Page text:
3) You recently changed your band name from Intensive Care to Wake Island. Why was this? Does it signify any kind of artistic shift in your work?
Derek: We were growing a bit tired of Intensive Care, as it suggested a very heavy sound which we felt didn't quite represent us. Also, as our previous drummer Jon left and was replaced by Evan, we felt a name change would be appropriate. Nadim found the new name on Google Maps. Wake Island, a tiny island in the Pacific halfway between Asia and North America. A good fit for a band with two members from each of these continents. And Wake Island is just West of the international date line, setting it in the future compared to most of the world.
4) You frequently mention your cultural backgrounds when describing your band. How does this play out in the music? How is it important to you
all as players?
Nadim: Yes, the band actually consists of members originating from Lebanon, Canada and the USA. We all come from different cultural backgrounds which we carried along with us as we moved from our native cities to Montreal. The heterogeneity of the band's cultural pool made our early interactions challenging, it was hard to understand and trust each other at first because there was a certain cultural gap that separated us. There was tension and a strong urge for mutual understanding which was a driving force keeping the band together. It wasn't always easy and we feel like the music reflects the discomfort and the sense of urgency that we individually felt. It took us a long time to really get to know each other and to get closer. It's such a rewarding and inspiring experience to share the best things your culture has to offer with people you love and reciprocally absorb the best of their culture. I feel like Wake Island represents a microcosm where this sort of dialogue inspires creation.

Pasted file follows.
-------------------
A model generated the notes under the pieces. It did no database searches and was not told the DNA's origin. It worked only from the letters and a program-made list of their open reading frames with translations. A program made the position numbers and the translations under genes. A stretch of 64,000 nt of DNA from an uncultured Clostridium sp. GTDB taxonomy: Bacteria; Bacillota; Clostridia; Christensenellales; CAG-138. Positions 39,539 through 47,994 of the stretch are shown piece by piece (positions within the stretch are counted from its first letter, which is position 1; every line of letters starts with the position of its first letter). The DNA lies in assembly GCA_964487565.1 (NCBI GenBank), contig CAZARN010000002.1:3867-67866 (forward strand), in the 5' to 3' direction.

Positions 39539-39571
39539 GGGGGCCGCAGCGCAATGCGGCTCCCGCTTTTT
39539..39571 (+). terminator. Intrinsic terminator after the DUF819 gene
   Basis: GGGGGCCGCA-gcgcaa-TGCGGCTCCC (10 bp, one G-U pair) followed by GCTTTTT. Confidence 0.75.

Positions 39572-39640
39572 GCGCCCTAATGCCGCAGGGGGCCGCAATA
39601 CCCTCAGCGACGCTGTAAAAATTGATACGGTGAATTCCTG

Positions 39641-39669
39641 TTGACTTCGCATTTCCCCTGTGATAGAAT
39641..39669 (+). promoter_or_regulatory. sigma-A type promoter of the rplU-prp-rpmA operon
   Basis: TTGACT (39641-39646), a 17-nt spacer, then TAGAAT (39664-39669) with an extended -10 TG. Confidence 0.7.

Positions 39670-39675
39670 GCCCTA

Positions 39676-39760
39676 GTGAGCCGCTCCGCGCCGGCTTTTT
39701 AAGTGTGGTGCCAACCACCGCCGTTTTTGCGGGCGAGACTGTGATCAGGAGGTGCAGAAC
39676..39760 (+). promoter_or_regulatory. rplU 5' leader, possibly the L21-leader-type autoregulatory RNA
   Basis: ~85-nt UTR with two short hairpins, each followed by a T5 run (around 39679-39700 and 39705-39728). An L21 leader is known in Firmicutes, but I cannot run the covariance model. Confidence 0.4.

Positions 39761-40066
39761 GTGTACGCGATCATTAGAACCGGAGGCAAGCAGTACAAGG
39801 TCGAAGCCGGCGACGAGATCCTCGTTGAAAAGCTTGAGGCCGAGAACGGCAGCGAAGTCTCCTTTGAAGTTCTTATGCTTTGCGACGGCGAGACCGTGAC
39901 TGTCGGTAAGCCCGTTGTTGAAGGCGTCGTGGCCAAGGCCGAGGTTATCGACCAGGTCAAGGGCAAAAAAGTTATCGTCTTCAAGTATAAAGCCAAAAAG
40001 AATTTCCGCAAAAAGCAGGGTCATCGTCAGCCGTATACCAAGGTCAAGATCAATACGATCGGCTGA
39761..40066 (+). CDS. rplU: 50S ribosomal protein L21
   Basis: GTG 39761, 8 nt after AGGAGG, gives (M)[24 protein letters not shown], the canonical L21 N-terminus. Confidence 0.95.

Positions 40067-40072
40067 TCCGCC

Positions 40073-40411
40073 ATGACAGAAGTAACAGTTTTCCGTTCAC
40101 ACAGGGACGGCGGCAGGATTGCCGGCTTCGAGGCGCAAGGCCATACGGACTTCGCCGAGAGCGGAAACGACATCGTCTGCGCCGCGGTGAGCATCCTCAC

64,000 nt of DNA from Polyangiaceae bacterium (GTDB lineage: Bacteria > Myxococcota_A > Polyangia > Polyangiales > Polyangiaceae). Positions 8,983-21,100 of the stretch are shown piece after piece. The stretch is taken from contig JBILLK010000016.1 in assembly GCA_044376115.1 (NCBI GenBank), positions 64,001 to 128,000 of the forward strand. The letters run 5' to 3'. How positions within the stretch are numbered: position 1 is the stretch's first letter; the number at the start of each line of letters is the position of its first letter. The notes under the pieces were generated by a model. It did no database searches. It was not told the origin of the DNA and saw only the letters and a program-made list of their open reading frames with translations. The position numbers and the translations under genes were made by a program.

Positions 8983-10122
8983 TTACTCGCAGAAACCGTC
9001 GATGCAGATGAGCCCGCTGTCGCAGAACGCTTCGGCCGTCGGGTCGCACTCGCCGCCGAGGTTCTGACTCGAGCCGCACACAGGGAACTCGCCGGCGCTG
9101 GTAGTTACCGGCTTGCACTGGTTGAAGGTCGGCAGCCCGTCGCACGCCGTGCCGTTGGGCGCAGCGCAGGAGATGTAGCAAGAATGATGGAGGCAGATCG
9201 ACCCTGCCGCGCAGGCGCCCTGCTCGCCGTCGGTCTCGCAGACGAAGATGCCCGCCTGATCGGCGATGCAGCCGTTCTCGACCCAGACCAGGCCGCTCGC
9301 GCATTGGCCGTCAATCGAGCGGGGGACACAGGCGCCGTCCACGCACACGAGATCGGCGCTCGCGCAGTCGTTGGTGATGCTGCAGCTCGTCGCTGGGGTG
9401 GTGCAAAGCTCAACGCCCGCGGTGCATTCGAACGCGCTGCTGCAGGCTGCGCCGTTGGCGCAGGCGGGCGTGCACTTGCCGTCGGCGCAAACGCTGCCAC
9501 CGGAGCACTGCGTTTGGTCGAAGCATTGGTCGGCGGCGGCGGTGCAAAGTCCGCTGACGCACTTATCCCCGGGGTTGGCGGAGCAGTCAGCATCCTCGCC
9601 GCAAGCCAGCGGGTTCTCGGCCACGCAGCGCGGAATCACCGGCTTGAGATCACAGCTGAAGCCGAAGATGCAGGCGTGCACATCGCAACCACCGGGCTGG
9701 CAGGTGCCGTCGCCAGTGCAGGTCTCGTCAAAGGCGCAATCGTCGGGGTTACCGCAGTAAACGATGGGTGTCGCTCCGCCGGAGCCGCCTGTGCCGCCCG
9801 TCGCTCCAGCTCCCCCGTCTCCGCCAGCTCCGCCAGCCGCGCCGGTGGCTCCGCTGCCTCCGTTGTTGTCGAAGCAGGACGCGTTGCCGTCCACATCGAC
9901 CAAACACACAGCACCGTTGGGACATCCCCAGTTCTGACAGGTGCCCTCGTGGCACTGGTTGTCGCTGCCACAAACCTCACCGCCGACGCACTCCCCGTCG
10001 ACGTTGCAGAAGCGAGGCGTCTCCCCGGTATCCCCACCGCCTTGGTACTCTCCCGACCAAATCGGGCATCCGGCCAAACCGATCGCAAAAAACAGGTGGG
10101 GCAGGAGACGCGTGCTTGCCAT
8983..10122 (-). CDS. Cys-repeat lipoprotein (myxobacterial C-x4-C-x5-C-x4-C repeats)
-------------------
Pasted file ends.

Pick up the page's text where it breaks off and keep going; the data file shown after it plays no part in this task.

5) What's next? Touring? Music videos? More writing?
Nadim: After we release our new album on Feb 16th at Casa Del Popolo, we hope to tour the record a bit in North America and hopefully in Lebanon and Europe. There are plans of us going to Lebanon, France and a few other European countries in the summer, although nothing is confirmed at this point. We're also very excited to be back in writing mode, we've already started writing a 3rd LP. We are very happy and thrilled with the new groovier direction the songs are taking, less rock more roll if you know what I mean... Hopefully, if all goes well and we get proper funding for the record, we might get in the studio again in the second half of 2013, fingers crossed.
6) Who are you listening to these days? Anyone you can recommend to readers?
Derek: I've been listening to a lot of St. Vincent and Brooklyn's Buke and Gase, and I've been playing through the new Beck album that was released as only sheet music. The band has been drinking up the new Tame Impala, and we're looking forward to new albums by locals The Besnard Lakes, Suuns, and Valleys, all due out in April. It'll be an intense month!
photo via the band's facebook page